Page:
just to keep it together. Today especially, we've been trying to
find some humor. And so, the idea of practical jokes has been
flying back and forth.
Funny things happen. Our "staff" laptop (that we run forms and
such on) has had migrating pictures on it. At first it was our
esteemed president and one of our co-interns at the Turkey Bowl.
Then it was our dean here at the Florida campus. Currently, it's a
picture of some Chinese take-out (pad tai, I think), following a
meeting about some especially smelly lunch food brought into the
clinic (we still don't know who did it). This week, the debacle has
been about towels. Are the towels in the right bag? Are they
separated from the other laundry? Have they been put away? Are they
folded properly? It got so out of hand that it's become a bit of a
joke among us interns. Today I threatened to go into the rooms and
fold them all into origami towel animals. This of course, may or
may not be funny to some people, but it sure did lighten the load
How'd you like to see one of these on your office visit?
The way I figure it, life is way too short to stress about stuff
like this. Maybe some people would find that a little glib, but too
many things happen that are far bigger than takeout boxes and the
proper handling of towels. I'm often heard saying, "There are days
when I can choose to laugh or to cry. Most days I prefer to laugh."
Today was one of those days.
So, with that in mind, dear Friends, have an amazing week! Do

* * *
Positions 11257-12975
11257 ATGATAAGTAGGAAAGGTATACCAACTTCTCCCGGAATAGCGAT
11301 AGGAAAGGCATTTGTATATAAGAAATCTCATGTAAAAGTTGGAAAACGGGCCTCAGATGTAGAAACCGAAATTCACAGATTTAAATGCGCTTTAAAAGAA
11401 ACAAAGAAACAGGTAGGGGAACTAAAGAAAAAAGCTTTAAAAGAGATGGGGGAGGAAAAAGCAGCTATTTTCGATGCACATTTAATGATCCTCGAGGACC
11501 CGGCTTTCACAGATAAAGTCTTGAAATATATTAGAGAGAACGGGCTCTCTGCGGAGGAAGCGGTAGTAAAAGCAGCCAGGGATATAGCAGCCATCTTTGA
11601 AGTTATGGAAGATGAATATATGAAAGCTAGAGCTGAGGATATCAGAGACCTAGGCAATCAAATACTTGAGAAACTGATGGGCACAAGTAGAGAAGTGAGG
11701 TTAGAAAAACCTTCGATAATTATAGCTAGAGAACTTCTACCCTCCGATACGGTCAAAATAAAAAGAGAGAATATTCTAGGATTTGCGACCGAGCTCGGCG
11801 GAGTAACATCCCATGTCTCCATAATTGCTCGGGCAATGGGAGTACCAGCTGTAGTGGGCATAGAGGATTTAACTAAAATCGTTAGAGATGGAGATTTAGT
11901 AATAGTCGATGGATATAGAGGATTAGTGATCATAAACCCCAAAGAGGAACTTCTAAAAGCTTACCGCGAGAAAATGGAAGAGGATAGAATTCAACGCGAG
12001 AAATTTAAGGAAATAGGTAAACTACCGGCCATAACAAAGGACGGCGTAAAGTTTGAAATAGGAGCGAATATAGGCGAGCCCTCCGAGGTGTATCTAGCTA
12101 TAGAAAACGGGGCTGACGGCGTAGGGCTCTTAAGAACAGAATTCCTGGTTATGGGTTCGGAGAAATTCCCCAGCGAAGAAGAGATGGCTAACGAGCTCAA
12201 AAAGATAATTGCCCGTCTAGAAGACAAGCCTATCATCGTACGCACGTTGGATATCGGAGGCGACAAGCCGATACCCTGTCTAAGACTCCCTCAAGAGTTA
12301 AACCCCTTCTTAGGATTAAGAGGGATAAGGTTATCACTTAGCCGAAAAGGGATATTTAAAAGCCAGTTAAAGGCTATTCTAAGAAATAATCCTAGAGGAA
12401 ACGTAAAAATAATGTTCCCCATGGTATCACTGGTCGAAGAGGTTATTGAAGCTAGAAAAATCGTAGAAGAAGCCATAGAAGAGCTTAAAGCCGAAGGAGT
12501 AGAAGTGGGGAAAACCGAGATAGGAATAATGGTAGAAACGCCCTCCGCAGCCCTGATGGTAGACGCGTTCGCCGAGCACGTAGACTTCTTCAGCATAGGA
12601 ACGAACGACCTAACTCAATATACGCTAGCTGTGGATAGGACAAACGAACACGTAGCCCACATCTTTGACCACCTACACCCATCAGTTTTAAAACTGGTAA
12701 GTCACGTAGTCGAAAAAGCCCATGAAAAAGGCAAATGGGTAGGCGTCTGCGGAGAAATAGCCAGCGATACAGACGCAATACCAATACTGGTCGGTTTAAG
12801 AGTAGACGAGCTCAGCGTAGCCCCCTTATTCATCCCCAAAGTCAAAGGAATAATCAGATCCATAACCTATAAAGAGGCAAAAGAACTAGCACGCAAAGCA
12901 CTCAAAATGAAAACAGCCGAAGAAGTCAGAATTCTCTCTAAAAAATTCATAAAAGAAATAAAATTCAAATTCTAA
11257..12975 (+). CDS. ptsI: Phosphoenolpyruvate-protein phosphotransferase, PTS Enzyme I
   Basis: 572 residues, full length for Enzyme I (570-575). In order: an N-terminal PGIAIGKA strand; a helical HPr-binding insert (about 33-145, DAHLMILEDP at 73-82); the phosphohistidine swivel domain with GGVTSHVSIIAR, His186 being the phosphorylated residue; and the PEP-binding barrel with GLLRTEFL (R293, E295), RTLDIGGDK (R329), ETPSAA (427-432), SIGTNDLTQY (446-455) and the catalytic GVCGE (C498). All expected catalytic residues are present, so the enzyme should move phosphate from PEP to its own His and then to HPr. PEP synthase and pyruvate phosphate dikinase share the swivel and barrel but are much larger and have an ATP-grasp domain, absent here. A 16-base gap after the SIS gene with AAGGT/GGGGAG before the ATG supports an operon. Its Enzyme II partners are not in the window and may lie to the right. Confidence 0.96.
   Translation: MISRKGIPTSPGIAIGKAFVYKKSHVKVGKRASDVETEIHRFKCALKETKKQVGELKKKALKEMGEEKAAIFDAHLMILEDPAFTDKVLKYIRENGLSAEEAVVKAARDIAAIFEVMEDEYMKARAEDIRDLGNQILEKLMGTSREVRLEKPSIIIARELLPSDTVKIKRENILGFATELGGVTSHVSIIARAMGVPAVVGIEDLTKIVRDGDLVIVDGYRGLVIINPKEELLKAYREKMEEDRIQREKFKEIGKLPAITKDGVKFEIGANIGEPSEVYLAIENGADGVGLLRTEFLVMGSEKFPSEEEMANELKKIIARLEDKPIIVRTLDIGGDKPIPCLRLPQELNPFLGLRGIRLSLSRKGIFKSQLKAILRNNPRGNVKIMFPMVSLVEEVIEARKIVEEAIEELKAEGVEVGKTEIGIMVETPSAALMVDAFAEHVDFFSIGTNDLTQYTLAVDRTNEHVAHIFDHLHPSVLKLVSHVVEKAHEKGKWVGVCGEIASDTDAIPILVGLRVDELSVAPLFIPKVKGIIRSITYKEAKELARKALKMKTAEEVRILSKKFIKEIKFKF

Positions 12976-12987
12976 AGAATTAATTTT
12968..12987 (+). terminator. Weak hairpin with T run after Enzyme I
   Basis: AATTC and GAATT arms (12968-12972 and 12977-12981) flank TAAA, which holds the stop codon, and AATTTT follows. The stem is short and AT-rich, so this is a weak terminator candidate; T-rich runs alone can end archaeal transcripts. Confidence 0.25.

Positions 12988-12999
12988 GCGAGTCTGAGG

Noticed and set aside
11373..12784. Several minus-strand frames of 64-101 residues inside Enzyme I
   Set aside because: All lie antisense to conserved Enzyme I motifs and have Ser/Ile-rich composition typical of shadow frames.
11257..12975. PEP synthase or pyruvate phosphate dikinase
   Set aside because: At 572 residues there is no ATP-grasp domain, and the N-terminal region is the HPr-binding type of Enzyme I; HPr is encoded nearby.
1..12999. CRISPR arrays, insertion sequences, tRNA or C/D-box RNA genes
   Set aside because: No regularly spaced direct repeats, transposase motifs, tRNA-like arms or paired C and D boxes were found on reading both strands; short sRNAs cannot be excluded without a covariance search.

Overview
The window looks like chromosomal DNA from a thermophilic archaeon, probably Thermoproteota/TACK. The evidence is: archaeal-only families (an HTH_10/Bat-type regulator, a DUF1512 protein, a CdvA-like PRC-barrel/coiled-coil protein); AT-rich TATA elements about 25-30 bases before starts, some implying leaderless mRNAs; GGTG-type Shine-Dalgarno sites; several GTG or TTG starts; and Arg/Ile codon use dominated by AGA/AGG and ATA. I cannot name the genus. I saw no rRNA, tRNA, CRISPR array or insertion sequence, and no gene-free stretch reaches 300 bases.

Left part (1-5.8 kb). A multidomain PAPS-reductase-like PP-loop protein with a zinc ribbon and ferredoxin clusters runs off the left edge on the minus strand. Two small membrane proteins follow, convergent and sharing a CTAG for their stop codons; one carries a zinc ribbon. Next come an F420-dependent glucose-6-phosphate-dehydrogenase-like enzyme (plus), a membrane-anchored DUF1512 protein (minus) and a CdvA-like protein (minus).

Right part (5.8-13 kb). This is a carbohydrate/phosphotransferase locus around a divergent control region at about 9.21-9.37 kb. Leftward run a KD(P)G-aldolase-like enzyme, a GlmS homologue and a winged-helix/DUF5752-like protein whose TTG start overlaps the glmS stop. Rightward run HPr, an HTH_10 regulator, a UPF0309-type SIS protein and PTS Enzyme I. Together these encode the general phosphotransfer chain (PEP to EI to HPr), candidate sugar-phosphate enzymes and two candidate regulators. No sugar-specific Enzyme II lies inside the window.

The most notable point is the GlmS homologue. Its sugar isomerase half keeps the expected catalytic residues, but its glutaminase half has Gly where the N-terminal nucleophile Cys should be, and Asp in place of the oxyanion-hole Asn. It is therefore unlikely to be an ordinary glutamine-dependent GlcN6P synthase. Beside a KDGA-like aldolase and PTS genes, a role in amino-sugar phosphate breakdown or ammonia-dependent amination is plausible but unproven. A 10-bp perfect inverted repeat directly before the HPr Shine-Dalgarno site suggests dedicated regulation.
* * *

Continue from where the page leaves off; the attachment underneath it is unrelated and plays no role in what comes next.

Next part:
something fun. Make light of something that's being taken too
seriously. Laughter is, most definitely, the best medicine.
Do you ever feel like there aren't enough hours in the day? Or
how you got to the end of the day when it all flew by so fast? This
is what it feels like, when I'm busy. The days when I have 3
patients in the clinic (which is the most I've had so far) seem to
fly. There's barely enough time to get all of the paperwork done:
chief complaint, history of present illness... I find that on those
days, it feels like maybe 2-3 hours have passed, and then the shift
is over. How did that happen?
There are a million things that I want to go over with patients.
I take LONG histories; really long ones. I ask questions that
nobody ever asks (and often have to spend time explaining why I'm
asking them). This piece of information is important for that. I
need to know that so I can tailor it for them so I can help them
get better. It never fails. Of course, it's hard to go through all
of that, feel like I haven't left something out, and still get